While support staff in primary and secondary schools agreed that they played an important role in promoting positive relationships and behaviour in their schools, the qualitative research found that most support staff did not feel they have time within their contracted hours to enable discussions around classroom planning or discussions with colleagues/SMT/class teachers. Issues around contracted hours, schools lacking the funds to pay support staff to attend training or meetings outside of their working hours, and supply cover were also highlighted as barriers to support staff accessing appropriate support and training.

Among qualitative participants, there was a mismatch between the support LA representatives identified as being available to schools, and the support reported by schools. Headteachers, teachers and support staff, particularly those based in schools with more challenging levels of serious and disruptive behaviour, perceived that they were not always fully supported by their local authority.

The quantitative and qualitative findings suggest that serious disruptive incidents might be under-reported within schools and to the local authority. Primary and secondary staff in all roles were less likely to report an issue to anyone in 2023 than they were in 2016. The interviews found that staff did not report all incidents, both through in-school reporting systems and local authority reporting systems because of the lack of information provided to teachers and support staff following previous incidents to update them of the outcome and the perceived lack of support from local authorities. This reluctance was exacerbated by the view among some teachers that reporting appeared to be futile when there were ‘no consequences’ for disruptive pupils.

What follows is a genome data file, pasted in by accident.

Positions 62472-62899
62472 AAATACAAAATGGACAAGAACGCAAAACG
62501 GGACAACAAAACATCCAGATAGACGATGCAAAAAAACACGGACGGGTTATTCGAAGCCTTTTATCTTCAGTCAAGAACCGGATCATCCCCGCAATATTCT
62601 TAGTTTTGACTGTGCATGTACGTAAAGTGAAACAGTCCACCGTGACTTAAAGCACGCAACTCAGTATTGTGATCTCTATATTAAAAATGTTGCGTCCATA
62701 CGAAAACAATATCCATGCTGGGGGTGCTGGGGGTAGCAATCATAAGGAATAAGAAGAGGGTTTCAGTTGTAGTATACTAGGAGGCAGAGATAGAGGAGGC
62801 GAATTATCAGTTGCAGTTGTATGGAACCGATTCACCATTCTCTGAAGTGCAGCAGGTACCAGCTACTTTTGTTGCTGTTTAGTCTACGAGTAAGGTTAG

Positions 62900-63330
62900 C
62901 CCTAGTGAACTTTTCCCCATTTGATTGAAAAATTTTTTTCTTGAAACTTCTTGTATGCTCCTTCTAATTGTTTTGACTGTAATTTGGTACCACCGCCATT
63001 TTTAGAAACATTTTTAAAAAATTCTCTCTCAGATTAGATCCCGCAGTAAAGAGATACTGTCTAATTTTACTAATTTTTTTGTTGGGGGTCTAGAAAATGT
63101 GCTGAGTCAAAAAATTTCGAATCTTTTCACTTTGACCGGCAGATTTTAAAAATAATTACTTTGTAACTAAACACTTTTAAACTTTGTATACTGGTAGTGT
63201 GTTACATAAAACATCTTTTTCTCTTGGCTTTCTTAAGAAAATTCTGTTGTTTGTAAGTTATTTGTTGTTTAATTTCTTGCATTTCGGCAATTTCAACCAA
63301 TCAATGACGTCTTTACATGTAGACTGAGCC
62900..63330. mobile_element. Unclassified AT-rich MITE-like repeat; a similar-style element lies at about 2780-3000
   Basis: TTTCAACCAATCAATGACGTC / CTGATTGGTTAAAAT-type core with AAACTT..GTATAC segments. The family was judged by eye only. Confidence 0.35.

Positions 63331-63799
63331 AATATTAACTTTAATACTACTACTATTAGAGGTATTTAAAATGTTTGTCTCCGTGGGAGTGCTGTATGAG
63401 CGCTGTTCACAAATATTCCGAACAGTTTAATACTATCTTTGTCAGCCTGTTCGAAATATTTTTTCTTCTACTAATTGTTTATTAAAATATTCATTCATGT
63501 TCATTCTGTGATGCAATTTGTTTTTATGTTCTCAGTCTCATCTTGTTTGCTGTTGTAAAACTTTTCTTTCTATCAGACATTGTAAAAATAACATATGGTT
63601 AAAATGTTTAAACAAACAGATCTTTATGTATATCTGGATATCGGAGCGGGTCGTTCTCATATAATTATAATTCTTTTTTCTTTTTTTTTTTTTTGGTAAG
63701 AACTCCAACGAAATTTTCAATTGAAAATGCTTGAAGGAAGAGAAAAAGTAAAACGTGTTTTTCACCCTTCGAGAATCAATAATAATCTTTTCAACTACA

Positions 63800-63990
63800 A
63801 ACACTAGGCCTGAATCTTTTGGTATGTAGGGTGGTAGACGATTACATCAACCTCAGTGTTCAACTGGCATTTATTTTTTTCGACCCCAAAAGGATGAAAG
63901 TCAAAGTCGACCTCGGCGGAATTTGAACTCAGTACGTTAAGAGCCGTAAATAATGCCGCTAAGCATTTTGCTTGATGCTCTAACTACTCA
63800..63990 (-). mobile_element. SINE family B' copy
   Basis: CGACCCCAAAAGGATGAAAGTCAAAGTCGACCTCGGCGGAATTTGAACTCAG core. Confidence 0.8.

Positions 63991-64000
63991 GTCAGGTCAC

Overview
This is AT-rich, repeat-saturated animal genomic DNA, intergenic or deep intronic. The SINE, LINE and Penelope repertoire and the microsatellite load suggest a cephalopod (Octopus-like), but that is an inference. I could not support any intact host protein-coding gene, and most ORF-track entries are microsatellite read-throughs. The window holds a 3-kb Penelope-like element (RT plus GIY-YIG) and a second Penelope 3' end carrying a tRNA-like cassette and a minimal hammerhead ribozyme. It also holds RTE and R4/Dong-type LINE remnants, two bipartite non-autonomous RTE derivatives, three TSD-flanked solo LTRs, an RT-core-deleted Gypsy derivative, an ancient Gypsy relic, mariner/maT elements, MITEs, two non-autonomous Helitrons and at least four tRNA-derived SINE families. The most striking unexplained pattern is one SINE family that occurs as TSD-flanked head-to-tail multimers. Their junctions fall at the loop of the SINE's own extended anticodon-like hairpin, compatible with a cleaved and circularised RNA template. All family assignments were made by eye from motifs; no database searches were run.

In addition, teachers complained of the amount of time they spent reporting behaviour incidents. The systems were considered difficult to navigate and overly time-consuming, particularly for staff working in schools with frequent and persistent disruptive behaviour.

Discussion and conclusions

In conclusion, in 2023 staff perceived that the majority of pupils were behaving well around the school and within the classroom, causing teaching staff few difficulties, and often accepting and mindful of their peers. However, the consensus of headteachers, class teachers and support staff was that there has been a general deterioration in the behaviour of pupils in primary and secondary schools in Scotland since 2016. Although the COVID-19 pandemic was thought to have been partly responsible for this observed deterioration, it was argued that the trend in more negative behaviour among pupils pre-dated the pandemic.

All school staff groups reported an increase in low level to more serious disruptive behaviours among pupils. Serious disruptive behaviours had a negative impact as a result of their very nature, but low level behaviours, such as pupils talking out of turn, were more prevalent, were difficult to deal with and caused frustration and fatigue among staff members. Notably, though, there was a reported increase in other serious disruptive behaviours, such as verbal abuse, physical aggression and violence, which were also occurring frequently, with verbal abuse being experienced by 67% of staff in the last week in the classroom. Since 2016, respondents also reported a greatly increased prevalence of pupils using phones/technology when they were not supposed to or in an abusive manner, as well as pupils being under the influence of alcohol and drugs in secondary schools.